The State's educational system, which had expanded rapidly in the second half of the 19th century, was given a constitutional foundation in 1894. Article IX of the new constitution stipulated that "the Legislature shall provide for the maintenance and support of a system of free common schools, wherein all of the children of this state may be educated," and it also provided for the continuation of the Board of Regents of The University of the State of New York, with powers to be defined by the legislature.
Dual administrative responsibility for education continued until enactment of the so-called Unification Act of 1904 (Chapter 40). This law abolished the Department of Public Instruction and created the State Education Department, headed by a commissioner who was also the chief executive officer of the Board of Regents. The first commissioner was elected by the legislature for a six-year term, and thereafter the commissioner was selected by the Board of Regents. Although the language of the Unification Act left some doubt as to the relationship between the Board of Regents and the commissioner, actual practice followed the intent of the law to establish the Board of Regents as a policy-making body and the commissioner as chief administrative officer. The State Education Department was continued after the constitutional reorganization of State government in 1925-26. A constitutional amendment in 1925 clarified the role of the commissioner as chief administrative officer of the department serving at the pleasure of the Board of Regents.
During the 19th and early 20th centuries the Board of Regents was given responsibility for several cultural and scientific activities. In 1844 (Chapter 255) the New York State Library, created in 1818 (Chapter 276), was placed under control of the Regents, and in 1889 (Chapter 529) the Regents were empowered to charter local libraries and museums. The scientific collections of the New York State Geological and Natural History Survey, established in 1836 (Chapter 142), were placed under the Regents in 1845 (Chapter 179) and known as the State Cabinet of Natural History. Several later laws added or removed the work of various State scientists to the purview of the Regents until the Unification Act of 1904 finally brought them all together in the New York State Museum under the Regents. The state historian, whose position was first created in 1895 (Chapter 393) as a gubernatorial appointee in the Executive Department charged with publishing public records, was placed in the Education Department in 1911 (Chapter 380). At the same time, the department was given responsibility for supervising the condition of public records in local government offices. In 1971 (Chapter 869) a State Archives was created in the department as the official repository for historically valuable State government records and to continue the State's responsibilities relating to local government records. The State's records management program was transferred to the Education Department from the Office of General Services in 1987 (Chapter 42) and combined with the Archives to form the State Archives and Records Administration.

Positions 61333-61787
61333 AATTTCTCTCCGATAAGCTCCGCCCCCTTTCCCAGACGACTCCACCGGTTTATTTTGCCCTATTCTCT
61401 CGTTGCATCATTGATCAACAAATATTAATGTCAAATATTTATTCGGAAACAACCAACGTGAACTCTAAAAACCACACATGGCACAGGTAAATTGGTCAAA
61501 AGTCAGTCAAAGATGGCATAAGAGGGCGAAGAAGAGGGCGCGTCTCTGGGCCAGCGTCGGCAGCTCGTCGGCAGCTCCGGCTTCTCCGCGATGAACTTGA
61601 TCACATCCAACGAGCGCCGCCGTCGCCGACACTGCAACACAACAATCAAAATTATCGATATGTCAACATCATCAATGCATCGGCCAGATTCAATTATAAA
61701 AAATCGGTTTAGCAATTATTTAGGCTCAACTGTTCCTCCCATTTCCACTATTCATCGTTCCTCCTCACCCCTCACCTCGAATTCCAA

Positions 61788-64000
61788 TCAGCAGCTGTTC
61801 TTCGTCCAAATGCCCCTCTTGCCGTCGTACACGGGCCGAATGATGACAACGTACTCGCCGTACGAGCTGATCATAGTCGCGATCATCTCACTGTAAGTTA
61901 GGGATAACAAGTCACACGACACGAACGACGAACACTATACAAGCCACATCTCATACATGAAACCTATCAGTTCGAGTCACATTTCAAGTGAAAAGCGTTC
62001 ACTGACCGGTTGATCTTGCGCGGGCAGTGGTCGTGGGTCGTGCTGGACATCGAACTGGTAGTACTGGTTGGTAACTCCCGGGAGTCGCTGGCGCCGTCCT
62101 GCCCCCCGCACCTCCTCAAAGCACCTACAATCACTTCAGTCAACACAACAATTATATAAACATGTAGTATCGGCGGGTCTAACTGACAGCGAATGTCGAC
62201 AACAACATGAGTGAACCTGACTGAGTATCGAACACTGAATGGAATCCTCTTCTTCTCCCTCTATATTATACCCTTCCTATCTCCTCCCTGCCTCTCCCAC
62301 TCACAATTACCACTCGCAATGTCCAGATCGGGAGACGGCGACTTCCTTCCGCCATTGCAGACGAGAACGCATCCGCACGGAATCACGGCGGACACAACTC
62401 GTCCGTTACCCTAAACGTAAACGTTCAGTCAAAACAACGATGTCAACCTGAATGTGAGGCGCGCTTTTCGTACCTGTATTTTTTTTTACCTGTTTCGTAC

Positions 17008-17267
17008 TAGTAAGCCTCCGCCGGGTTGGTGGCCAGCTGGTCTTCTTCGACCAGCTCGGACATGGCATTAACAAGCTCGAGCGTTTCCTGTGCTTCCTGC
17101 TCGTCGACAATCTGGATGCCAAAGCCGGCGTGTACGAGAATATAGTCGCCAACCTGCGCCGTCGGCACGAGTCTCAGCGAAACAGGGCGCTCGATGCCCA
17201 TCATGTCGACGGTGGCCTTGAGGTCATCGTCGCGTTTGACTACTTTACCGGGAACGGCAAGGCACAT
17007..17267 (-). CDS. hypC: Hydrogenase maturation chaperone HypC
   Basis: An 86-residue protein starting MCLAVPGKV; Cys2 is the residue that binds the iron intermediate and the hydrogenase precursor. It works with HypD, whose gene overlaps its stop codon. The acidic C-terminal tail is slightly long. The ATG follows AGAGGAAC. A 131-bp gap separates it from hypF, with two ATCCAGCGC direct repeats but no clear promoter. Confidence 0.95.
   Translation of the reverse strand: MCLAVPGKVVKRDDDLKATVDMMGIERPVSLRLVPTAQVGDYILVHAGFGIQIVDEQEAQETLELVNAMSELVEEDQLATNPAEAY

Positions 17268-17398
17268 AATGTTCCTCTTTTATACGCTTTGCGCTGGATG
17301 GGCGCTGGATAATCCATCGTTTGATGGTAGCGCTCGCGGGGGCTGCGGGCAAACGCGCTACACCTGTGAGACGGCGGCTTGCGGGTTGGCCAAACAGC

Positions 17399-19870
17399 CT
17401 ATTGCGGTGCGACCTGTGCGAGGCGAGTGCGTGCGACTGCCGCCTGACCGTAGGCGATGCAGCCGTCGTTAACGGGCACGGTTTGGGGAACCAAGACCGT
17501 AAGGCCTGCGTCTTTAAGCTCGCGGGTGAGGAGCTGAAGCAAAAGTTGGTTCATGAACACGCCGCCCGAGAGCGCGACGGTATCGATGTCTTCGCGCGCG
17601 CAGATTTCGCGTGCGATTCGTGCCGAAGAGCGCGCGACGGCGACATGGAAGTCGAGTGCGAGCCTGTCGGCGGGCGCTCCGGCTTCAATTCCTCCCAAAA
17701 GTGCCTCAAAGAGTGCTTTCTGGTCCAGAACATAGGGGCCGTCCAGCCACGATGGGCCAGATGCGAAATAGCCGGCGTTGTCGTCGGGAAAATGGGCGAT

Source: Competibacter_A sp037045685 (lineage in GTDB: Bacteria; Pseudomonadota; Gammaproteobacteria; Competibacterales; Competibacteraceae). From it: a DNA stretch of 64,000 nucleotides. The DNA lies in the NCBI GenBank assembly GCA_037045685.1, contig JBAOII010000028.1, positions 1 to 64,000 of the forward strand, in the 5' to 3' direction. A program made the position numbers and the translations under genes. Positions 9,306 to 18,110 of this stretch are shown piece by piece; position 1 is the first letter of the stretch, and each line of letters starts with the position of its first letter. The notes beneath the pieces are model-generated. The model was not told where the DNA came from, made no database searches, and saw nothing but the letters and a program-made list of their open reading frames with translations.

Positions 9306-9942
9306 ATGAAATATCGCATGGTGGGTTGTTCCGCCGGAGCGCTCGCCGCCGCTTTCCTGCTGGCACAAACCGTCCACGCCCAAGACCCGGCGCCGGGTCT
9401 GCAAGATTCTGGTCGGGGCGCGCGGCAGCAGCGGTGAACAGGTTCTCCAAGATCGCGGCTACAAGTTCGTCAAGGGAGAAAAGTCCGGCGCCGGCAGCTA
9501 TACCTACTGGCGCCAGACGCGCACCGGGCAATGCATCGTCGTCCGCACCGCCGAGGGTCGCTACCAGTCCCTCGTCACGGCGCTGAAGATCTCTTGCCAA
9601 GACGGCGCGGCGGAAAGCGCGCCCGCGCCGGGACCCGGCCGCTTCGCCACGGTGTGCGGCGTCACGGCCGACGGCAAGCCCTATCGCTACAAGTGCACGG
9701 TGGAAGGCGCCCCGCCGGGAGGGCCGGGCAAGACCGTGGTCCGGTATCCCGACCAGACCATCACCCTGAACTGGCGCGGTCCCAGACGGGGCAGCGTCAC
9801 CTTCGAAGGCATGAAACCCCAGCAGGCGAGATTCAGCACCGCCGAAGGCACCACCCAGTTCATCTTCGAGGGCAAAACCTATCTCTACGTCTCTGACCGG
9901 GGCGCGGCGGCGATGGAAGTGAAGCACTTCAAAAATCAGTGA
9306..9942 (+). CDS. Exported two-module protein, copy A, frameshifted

Beginning with the Medical Board in 1872, a number of newly created and existing professional examining boards were placed under the supervision of the Board of Regents. These boards now issue licenses or certificates and discipline practitioners in the following professions: architecture, certified shorthand reporting, chiropractics, dentistry, engineering, land surveying, landscape architecture, massage, medicine, nursing, occupational therapy, ophthalmic dispensing, optometry, pharmacy, physical therapy, podiatry, psychology, public accountancy, social work, speech-language pathology and audiology, and veterinary medicine.
The State Education Department is governed by a Board of Regents consisting of sixteen members elected by the legislature. The board is also head of The University of the State of New York (different from the State University of New York, under a separate heading in this guide) consisting of all public and private schools, colleges and universities, and chartered libraries, museums, historical societies, and other educational institutions in the State. The department's chief executive officer is the commissioner of education and president of the university, who is appointed by the Board of Regents.
STATE EDUCATION DEPARTMENT
Office of Cultural Education
|- New York State Museum|
|-- Assistant Commissioner/Director|
|11843||Assistant commissioner's correspondence and subject
files, 1954-1968, bulk 1962-1968.
36 cu. ft.
|-- Other Records|
|B1523||Memorandum on conservation planning, ca. 1957-1967.
.2 cu. ft. (3 items)